Tuesday, January 17, 2006

From The Other Side...

This one was just too good to leave in the "comments" section. It's from one of our loyal readers, and is such a passionate point of view that it seems only fitting to put it out front here for everyone else to comment about. It's too bad the author didn't leave a name so that I could properly credit it:
After following these doomsday bubble blogs for some time, I think this has just pushed me over the edge; I feel I have to respond to some of the very popular sentiments expressed here.

Never have I seen such a group of smug, arrogant, needy, people with such an unhealthy dose of self-entitlement. All this talk about woe is me, I have a family, I have a college degree, I pay taxes, I play by the rules, but I cannot afford a home, blah, blah, blah. Somehow you all feel like just because you made the MISTAKE of spawning before you had the means and the financial infrastructure for such an undertaking is not my or anyone else's problem. You make your own decisions in this life, and for every action there is a consequence that you are 100% accountable for. If you are married with children and you live at home with your parents, that's an artifact of your own stupidity or bad luck. Don't expect a bail out.

Another disturbing facet about these blogs is the sheer sense of schadenfreude expressed by the people who sat out on the recent real estate boom. All this talk about hoping values will decline 90%, that unemployment will skyrocket, that the janitor living in a $500K McMansion will go into default, etc. SHAME ON YOU! Why can't you appreciate that people take risks in this life and sometimes they are rewarded handsomely? Unfortunately the old adage is true that you can't win the game if you don't play it. So if you lost out and you're sucking your thumbs on the sideline, well, that's life (in a free market economy). You are certainly not the better person by wishing ill things upon others.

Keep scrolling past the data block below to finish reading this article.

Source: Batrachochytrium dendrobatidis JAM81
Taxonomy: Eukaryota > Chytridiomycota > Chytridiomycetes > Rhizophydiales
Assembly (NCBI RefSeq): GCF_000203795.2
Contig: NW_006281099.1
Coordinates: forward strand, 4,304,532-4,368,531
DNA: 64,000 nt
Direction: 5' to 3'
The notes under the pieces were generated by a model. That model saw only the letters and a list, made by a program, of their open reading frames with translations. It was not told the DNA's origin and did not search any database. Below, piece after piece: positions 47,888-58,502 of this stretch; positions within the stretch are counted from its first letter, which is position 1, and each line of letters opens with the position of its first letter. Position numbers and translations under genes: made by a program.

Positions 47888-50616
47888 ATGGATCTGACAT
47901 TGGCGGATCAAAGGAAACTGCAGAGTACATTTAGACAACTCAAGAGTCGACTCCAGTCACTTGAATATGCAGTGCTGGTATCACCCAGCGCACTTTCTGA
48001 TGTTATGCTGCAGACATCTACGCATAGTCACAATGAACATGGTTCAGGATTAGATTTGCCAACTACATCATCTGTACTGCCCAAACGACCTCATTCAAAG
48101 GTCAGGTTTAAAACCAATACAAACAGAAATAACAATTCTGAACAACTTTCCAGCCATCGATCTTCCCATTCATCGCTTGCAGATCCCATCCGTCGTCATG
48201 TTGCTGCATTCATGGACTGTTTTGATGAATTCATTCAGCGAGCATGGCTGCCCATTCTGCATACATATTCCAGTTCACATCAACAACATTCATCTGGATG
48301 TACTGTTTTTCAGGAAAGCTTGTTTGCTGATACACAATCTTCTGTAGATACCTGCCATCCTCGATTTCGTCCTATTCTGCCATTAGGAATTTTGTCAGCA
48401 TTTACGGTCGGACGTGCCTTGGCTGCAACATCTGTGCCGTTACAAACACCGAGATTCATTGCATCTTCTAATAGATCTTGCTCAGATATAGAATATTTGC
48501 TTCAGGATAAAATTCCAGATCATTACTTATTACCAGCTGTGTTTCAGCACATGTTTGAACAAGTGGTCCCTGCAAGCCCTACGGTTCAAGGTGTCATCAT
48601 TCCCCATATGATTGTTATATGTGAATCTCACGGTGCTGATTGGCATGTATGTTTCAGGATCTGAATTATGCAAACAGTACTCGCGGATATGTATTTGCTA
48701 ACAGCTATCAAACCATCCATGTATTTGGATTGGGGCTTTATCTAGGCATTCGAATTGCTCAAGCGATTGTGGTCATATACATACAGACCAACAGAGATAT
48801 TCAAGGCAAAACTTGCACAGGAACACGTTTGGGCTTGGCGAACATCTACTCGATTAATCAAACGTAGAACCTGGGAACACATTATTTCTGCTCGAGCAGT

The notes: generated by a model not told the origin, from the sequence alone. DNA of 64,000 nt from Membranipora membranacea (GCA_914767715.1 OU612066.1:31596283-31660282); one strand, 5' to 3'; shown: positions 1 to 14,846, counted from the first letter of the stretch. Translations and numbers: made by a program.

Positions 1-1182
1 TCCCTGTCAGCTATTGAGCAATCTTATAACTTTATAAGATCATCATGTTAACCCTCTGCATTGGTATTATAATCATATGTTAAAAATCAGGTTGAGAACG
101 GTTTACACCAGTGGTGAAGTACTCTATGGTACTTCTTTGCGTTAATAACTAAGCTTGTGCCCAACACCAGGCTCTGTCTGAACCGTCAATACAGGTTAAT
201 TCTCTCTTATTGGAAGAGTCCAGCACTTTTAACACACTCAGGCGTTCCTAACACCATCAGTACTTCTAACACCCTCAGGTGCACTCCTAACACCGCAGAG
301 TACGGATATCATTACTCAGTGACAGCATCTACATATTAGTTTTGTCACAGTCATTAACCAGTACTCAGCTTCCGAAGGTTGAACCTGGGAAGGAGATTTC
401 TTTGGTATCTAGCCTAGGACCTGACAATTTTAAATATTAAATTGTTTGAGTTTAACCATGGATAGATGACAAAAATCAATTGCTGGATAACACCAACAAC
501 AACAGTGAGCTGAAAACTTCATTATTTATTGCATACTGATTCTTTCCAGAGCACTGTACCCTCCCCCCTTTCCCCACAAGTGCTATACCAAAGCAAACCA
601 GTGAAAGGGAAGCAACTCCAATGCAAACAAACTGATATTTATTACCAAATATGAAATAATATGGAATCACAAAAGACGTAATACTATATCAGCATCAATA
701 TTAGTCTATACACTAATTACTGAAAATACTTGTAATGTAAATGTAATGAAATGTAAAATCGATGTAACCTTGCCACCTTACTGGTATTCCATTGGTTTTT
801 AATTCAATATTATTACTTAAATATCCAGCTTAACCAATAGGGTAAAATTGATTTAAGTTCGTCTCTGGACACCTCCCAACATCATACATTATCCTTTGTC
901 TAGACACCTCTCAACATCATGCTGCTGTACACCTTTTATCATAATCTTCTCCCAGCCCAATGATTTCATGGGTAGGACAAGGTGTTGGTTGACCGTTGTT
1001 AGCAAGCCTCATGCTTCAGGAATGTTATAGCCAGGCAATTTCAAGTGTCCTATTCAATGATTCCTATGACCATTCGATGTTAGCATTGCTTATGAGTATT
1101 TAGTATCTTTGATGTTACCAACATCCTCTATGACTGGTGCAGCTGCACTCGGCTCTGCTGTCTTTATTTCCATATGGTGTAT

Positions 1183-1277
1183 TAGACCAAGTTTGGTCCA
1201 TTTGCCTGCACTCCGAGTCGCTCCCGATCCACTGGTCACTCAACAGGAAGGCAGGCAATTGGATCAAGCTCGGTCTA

And then there is this persistent blame game going on- that this housing bubble is caused by unethical lending practices. That the bubble is caused by interest only loans. That the bubble is caused by ARMS. That the bubble is caused by the baby boomers. And these factors all contribute to the fact that Mr. and Mrs. White Middleclass and their precious brats cannot buy a decent house in a decent area, which is something they are entitled to because they went to college and became McManagers at McCorporations. Well, did it ever occur to you that double income married couples (with or without kids) contributed to the escalation in home prices as well? How do you think it feels for a single person trying to buy his/her own piece of the earth with a single income when Mr. and Mrs. DINK (Double Income, No Kids) comes along in their German SUVs to up the bidding wars with their vast disposable incomes? And this is especially the case with gays, who do not get any of the tax benefits of marriage, let alone the legal entitlements and protection of property. In essence, look in the mirror, Mr. & Mrs. Family, you're part of the problem!! As a single gay man who has endured being outbid by married couples numerous times, you get ZERO sympathy from me. You're the ones putting the strain on local public resources like schools, baseball fields, etc., while I am happily subsidizing the schools and baseball fields with my property taxes, yet I do not have the legal right to adopt children in most of the country.

If you don't like your financial situation, move or find a job that pays better. Oh, but I love my current career, and this is what I went to school for, my family is here, blah blah blah. Well, there is no rule that you have to love what you do. There are plenty of people out there who are in miserable jobs that make enough money to afford a nice home and put the kids through school. Sometimes it is a matter of what is important to you. But if you are staying in a low-paying profession because you enjoy it, that is YOUR CHOICE.

Stop your sobbing, people. It's getting OLD!

— The Boy in the Big Housing Bubble